Some who have read the DISA report have been quick to note that vulnerabilities were found, implying that it was only a matter of time. So I’ll emphasize again that they were left unpatched purposely to demonstrate that KSE would prevent their exploitation, which it did. The whole point is to demonstrate the ability to protect vulnerable systems (without patching).
The bottom line is, they were unable to exploit the vulns, any of them. They couldn’t do anything with them. Some of those vulnerabilities weren’t visible until they were given root, and but before that, they couldn’t get root. When they could see them, they were still unable to exploit them.
It was also the point of the math series I wrote, starting here, to explain why it would not be a matter of time, as one assumes in the typical vuln-centric infosec world view. KSE does not work the same as other technologies.
Why is this important? If you can protect systems that are not yet patched, you can protect systems for which there is no patch, and systems with unknown vulnerabilities.
Could you expect this result with your current defences? Can you replicate this on your environment?
There it is. Exploitable vulns left unpatched, no conditions on tools, full bore insider threat testing and the Red Team failed to breach. We could repeat this defense tomorrow, or next week or month. How about you? It would be even easier for us to defend today, with the use of TUX AI automation. Even more important, TUX AI will provide even #SMBs without stellar security expertise trustworthy Defender Advantage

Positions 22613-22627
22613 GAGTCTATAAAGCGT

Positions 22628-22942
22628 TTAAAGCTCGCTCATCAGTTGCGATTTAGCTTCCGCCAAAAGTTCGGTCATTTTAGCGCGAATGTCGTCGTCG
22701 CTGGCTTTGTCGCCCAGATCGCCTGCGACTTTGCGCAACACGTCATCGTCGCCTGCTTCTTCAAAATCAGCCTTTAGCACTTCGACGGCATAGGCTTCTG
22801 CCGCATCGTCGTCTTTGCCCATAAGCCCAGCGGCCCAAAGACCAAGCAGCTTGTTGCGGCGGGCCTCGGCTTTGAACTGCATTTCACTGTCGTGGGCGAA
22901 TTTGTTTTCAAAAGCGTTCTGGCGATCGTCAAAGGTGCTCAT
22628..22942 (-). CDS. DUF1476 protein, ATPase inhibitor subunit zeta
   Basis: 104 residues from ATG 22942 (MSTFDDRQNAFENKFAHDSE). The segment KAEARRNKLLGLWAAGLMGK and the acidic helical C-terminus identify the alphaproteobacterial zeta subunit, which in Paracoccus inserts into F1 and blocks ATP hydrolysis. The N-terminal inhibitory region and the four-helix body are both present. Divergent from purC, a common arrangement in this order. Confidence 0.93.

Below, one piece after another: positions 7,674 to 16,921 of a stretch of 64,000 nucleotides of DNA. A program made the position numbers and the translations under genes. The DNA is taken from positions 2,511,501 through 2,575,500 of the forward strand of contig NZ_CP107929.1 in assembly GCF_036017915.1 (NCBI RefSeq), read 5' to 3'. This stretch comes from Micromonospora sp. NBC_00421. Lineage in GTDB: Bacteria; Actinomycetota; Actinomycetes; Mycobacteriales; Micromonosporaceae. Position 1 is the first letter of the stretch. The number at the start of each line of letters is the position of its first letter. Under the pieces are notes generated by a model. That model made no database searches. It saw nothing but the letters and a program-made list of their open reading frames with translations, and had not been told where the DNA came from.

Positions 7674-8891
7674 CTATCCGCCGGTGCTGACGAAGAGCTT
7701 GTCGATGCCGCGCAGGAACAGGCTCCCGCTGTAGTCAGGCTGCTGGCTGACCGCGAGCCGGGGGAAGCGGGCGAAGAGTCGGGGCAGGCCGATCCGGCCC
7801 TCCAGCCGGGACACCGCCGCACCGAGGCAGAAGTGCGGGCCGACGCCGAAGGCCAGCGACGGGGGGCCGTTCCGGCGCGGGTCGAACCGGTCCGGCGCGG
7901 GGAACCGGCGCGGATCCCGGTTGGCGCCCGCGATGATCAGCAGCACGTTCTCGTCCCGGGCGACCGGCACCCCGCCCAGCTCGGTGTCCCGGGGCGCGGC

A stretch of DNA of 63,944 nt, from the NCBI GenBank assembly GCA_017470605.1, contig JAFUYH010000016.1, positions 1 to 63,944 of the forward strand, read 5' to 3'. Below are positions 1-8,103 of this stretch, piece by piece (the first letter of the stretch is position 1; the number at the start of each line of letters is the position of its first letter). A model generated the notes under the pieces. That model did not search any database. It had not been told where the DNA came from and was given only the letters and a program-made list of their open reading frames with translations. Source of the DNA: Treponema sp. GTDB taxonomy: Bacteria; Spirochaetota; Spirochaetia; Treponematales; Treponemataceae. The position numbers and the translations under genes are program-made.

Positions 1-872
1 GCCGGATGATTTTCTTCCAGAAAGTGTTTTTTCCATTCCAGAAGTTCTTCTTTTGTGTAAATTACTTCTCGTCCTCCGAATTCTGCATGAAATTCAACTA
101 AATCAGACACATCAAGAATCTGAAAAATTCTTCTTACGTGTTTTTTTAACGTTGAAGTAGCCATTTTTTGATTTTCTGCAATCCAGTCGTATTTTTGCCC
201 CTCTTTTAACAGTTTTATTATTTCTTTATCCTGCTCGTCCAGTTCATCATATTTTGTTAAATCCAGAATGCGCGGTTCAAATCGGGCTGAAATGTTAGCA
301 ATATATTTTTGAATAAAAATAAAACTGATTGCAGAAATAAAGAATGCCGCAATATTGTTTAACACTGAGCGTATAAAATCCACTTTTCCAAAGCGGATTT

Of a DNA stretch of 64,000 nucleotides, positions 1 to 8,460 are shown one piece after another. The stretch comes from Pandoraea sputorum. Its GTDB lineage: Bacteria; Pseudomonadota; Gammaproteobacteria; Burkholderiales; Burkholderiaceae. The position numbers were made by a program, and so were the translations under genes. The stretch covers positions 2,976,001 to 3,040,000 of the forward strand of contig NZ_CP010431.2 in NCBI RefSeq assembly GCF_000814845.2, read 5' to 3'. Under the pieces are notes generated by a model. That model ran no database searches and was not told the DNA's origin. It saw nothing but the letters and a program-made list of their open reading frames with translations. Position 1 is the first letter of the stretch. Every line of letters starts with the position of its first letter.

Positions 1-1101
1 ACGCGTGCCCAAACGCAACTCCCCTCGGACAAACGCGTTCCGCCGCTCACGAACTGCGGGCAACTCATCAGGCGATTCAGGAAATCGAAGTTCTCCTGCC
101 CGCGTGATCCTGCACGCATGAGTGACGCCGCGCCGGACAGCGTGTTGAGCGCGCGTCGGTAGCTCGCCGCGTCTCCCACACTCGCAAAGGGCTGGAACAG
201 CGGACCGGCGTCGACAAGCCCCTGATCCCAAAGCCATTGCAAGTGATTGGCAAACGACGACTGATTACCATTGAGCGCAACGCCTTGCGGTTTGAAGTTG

A current theme here at the Trustifier blog, is using trustworthy computing to turn the advantage from attackers, to defenders. A recent example of this was the GOV2COM hackathon in which Trustifier defended against about a dozen or so Red Teams at once for almost 3 months. (See here, and here.) We had interns role playing and deliberately clicking on probable bad links, which was kind of fun. A very interesting thing for us was that the defense was more than just protecting individual systems with trustworthy systems and langsec based detection. Trustifier is a leader in all aspects of defensive capability and we were also looking at deception techniques as well. We’ll discuss that even more in future.
By the way, none of those Red Teams were successful either.
Trustifier Inc.’s comments on,
Joint Interoperability Test Command’s Information Assurance Assessment Report dated January 2010 on CWID2009 Trustifier Multi-level Security Solution Trial